I hate to admit it but Marcel Proust was probably right. Even people who know history tend to repeat the same idiotic mistakes their grandfathers made, who were, of course, repeating their grandfather’s mistakes - Etc. ad naseum. As proof of this dismaying lack of a learning curve in humans I give you the noble sacrifice of the Right Honorable William Huskisson, Minister of Parliament (above). If Christ died for our sins, then William Huskisson died to prove that the human species are morons.
In the 175 years since it has become a given that to be killed by a train you have to be an idiot. I mean, it’s not as if trains swerved and hit people at random. Pretty much you have to be on the train tracks to be hit by a train. See tracks, look for train. See train, get off tracks. But according to the U.S. Department of Transportation some 2,618 stupid people in this country were killed by trains in 2010.
But are people stupider for being hit by trains, or are the rest of us stupider for not noticing the consistency with which people avoid crossing guards and ignore flashing warning lights or who look but don’t see a huge locomotive barreling down upon them? Could it not be that perhaps having several thousand tons of steel, which may take a mile to stop, rushing through our neighborhoods “at grade” for the last 170 years constituted a fundamental design flaw? Perhaps being hit by a train is never entirely the victim’s fault. After all, just how smart are engineers who don’t allow for human stupidity in their designs?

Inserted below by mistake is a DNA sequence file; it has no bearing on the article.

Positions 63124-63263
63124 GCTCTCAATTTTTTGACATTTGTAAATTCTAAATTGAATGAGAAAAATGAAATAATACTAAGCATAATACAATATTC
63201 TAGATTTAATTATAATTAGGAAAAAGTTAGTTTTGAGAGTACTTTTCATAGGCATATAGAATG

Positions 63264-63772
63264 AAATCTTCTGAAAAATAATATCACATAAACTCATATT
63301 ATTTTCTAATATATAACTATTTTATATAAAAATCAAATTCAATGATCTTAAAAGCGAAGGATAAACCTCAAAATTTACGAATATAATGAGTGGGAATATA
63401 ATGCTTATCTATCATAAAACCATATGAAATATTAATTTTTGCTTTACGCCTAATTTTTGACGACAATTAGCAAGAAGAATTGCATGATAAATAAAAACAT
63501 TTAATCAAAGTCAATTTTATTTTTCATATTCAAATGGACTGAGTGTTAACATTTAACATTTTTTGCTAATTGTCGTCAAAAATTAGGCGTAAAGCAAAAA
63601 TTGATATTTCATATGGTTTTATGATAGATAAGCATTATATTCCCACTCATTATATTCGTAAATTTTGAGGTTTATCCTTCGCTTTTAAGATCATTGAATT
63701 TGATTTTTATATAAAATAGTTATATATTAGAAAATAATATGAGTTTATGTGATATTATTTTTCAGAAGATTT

Since the lovely Golden Gate opened on May 27th, 1937, an average of 20 people a year have jumped from the lovely span. That makes around 1,369 people who were so stupid they thought suicide was romantic, and didn’t connect a graceful swan dive with hitting the cold water at something around 75 miles per hour. At that speed water behaves much like concrete. It can't get out of the way fast enough to remain fluid, and if you haven’t seen a jumper who has hit concrete, I highly recommend you avoid seeing one or being one.
Said the unadorned bridge's defenders, “Why should everybody pay for a barrier to save the lives of a small minority?” By that reasoning, all those suicides were sacrificed so a pint sized engineer could have an unobstructed view of San Francisco Bay - on those rare days when the fog did not obstruct everybodies' view. It all seems particularly silly, when you remember that the members of the M.T.C. always agreed to a barrier to prevent pedestrians and bicyclists from falling onto the roadway, but remained opposed to one to prevent people from jumping or falling the other way, into the bay. Stupid.
Well, given enough time, Mr. Huskisson, perhaps your death will have meaning after all. Someday.
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